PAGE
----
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Journal of the International AIDS Society

Open Access

Special theme on HIV and disability - time for closer bonds

Journal of the International AIDS Society200912:26

https://doi.org/10.1186/1758-2652-12-26

Received: 7 October 2009

Accepted: 9 November 2009

Published: 9 November 2009

Abstract

With the success of antiretrovirals and increased access to this lifesaving treatment, the life expectancy of people living with HIV has been substantially increased and, in many instances, is comparable to that of the general population. However, HIV infection, as well as its treatment, can cause physical, psychological or social disabilities that prevent people living with HIV from full and equal participation in society. At the same time, there is evidence that people with disabilities are at greater risk of contracting HIV. Although more attention is being paid to these overlapping fields, the field of HIV and disability remains largely overlooked.

The Journal of the International AIDS Society is publishing, for the first time, a thematic section consisting of a number of papers on HIV and disability to provide readers with an update of developments in the field.

Editorial

Disabilities associated with HIV infection are of great concern. Physical, mental or sensory impairment caused by the HIV infection or its treatment can potentially interact with the functional status of people living with HIV, making it difficult for them to participate fully and equally in society.

At the same time, there is evidence that people with disabilities are at greater risk of contracting HIV infection. People living with disabilities are often stigmatized and marginalized and, in many cases, as a result of associated discrimination and violence, are unable to access HIV prevention and health education appropriate to their needs. Furthermore, for some, the discrimination they suffer is exacerbated by accompanying issues of poverty and gender inequality.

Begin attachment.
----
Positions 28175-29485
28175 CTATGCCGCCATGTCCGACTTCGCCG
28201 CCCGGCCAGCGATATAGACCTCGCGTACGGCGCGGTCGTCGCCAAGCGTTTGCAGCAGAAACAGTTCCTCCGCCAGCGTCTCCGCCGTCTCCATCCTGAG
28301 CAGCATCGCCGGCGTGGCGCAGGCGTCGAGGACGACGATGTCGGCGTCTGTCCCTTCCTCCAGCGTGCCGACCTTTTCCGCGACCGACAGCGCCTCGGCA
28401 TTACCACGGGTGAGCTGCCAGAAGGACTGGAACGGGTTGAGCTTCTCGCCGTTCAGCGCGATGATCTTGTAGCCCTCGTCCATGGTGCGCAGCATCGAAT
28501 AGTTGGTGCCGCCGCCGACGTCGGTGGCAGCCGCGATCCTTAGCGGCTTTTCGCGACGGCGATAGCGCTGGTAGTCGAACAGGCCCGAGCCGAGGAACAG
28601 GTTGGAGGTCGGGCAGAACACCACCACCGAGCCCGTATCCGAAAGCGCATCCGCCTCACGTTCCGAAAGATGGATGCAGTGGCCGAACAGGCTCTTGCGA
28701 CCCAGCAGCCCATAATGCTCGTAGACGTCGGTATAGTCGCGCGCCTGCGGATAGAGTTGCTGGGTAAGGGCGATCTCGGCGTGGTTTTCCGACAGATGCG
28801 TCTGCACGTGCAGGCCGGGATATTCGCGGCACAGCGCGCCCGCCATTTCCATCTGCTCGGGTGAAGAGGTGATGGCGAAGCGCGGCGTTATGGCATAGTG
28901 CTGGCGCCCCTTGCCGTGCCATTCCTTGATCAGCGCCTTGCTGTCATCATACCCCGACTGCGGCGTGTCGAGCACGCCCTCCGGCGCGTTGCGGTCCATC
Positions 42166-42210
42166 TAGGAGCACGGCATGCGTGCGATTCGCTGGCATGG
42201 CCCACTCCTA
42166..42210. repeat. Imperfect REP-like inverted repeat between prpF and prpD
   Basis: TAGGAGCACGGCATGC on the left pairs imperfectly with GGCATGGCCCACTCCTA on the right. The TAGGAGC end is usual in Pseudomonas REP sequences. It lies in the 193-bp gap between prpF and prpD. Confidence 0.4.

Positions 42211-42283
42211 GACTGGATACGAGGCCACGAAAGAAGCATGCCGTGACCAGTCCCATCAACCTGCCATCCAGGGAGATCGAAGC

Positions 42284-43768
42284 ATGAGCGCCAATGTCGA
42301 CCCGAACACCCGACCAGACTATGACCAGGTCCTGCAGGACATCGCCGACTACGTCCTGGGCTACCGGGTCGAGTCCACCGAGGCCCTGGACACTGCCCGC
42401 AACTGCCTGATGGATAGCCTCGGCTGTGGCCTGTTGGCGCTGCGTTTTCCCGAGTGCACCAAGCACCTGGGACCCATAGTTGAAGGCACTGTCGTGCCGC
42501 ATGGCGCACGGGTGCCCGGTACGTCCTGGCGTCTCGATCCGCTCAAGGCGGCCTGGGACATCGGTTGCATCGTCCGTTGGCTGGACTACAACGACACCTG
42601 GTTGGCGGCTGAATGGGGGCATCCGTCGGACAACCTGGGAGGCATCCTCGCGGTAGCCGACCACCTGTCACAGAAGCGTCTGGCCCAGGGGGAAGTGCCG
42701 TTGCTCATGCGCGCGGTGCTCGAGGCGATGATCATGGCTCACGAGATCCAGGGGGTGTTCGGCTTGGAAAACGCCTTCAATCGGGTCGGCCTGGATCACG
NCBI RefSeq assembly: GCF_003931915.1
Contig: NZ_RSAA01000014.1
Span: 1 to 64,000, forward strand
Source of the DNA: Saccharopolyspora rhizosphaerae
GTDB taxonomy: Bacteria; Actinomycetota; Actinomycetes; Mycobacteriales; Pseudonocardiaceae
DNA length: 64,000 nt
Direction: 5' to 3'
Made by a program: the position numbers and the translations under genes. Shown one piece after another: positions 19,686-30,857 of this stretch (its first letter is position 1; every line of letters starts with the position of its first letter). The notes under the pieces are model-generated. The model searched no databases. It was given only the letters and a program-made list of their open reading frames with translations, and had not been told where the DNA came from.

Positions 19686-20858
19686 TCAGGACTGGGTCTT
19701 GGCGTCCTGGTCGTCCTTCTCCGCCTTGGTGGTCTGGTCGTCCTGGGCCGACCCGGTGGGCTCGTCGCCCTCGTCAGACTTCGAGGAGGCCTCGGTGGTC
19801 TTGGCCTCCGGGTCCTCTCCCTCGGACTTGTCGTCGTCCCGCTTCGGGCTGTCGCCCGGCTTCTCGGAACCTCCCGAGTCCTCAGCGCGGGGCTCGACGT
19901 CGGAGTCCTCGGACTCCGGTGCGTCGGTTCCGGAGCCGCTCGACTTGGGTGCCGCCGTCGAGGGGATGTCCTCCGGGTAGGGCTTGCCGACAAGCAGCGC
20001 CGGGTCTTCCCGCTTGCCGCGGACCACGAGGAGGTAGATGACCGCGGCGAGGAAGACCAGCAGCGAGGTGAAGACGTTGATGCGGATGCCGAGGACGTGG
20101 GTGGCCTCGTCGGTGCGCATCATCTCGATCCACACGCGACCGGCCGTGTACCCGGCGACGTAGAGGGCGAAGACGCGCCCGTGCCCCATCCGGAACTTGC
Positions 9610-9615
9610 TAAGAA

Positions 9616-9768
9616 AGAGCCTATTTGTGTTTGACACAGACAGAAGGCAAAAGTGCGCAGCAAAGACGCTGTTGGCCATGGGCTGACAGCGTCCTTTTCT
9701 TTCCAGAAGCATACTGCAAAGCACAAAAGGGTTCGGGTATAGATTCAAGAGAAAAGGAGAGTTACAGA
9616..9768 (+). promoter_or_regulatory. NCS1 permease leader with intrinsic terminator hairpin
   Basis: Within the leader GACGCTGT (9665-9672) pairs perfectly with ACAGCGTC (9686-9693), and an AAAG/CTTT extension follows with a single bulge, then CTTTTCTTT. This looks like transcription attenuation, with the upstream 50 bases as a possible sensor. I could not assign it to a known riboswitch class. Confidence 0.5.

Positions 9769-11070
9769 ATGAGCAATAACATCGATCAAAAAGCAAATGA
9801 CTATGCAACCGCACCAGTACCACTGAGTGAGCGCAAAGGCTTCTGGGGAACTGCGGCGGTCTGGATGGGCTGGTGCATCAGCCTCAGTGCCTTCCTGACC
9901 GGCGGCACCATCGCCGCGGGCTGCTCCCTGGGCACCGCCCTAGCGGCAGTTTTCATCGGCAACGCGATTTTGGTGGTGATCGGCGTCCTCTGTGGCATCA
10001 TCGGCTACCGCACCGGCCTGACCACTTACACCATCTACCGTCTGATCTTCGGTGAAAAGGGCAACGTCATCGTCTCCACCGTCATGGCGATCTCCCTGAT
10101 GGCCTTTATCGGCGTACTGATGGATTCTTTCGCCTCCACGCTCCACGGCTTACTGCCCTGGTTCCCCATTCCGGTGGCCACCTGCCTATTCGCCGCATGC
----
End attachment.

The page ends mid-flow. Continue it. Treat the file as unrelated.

According to the United Nations special unit on the Rights and Dignities of Persons Living with Disabilities, more than 650 million people worldwide are living with mental, physical, social or medical disabilities; 80% of them are residing in developing countries, and many of these countries have a high burden of HIV [1].

A key step towards recognizing the rights of people with disabilities is the Convention on the Rights of Persons with Disabilities and its Optional Protocol that came into force on 3 May 2008 [2]. The convention recognizes and reaffirms the human rights of people living with any kind of disabilities. As a legally binding human rights instrument, the convention obliges nation states to fully protect the human rights of people living with disabilities and to ensure reasonable accommodation for people living with disabilities so that they are able to fully exercise and enjoy all human rights on an equal basis with others [2]. Non-discrimination and full participation, as well as accessibility and equal opportunity, are among the guiding principles of this convention [2].

Research on HIV and disability - with regard to both the disabling consequences of HIV infection and its treatment, and the vulnerability to HIV of people living with disability - has been sorely neglected. Despite the dismaying lack of adequate efforts in this area, some positive developments have been made. As an example, at the latest International AIDS Conference, held in Mexico City in August 2008, several sessions in the programme were dedicated to this important topic, where the need for more focused efforts was recognized. This topic will also be addressed at the International AIDS Conference in Vienna, Austria, in July 2010; its theme is Rights Here, Right Now.

Through this special issue, the Journal of the International AIDS Society would like to raise awareness on issues of HIV and disability. Readers are encouraged to comment on the individual articles by posting their comments on the journal website. Submission of additional research articles or commentaries on this topic is also warmly welcomed.

Authors’ Affiliations

(1)
International AIDS Society
(2)
National Centre in HIV Social Research, University of New South Wales

References

  1. Factsheet on Persons with Disabilities, Enable; UN special unit on the Rights and Dignity of Persons with Disabilities [http://www.un.org/disabilities/default.asp?id=18]
  2. Convention on the Rights of Persons with Disabilities and optional protocol [http://www.un.org/disabilities/documents/convention/convoptprot-e.pdf]

Copyright

© Heidari and Kippax. 2009

This article is published under license to BioMed Central Ltd. This is an Open Access article distributed under the terms of the Creative Commons Attribution License (http://creativecommons.org/licenses/by/2.0), which permits unrestricted use, distribution, and reproduction in any medium, provided the original work is properly cited.

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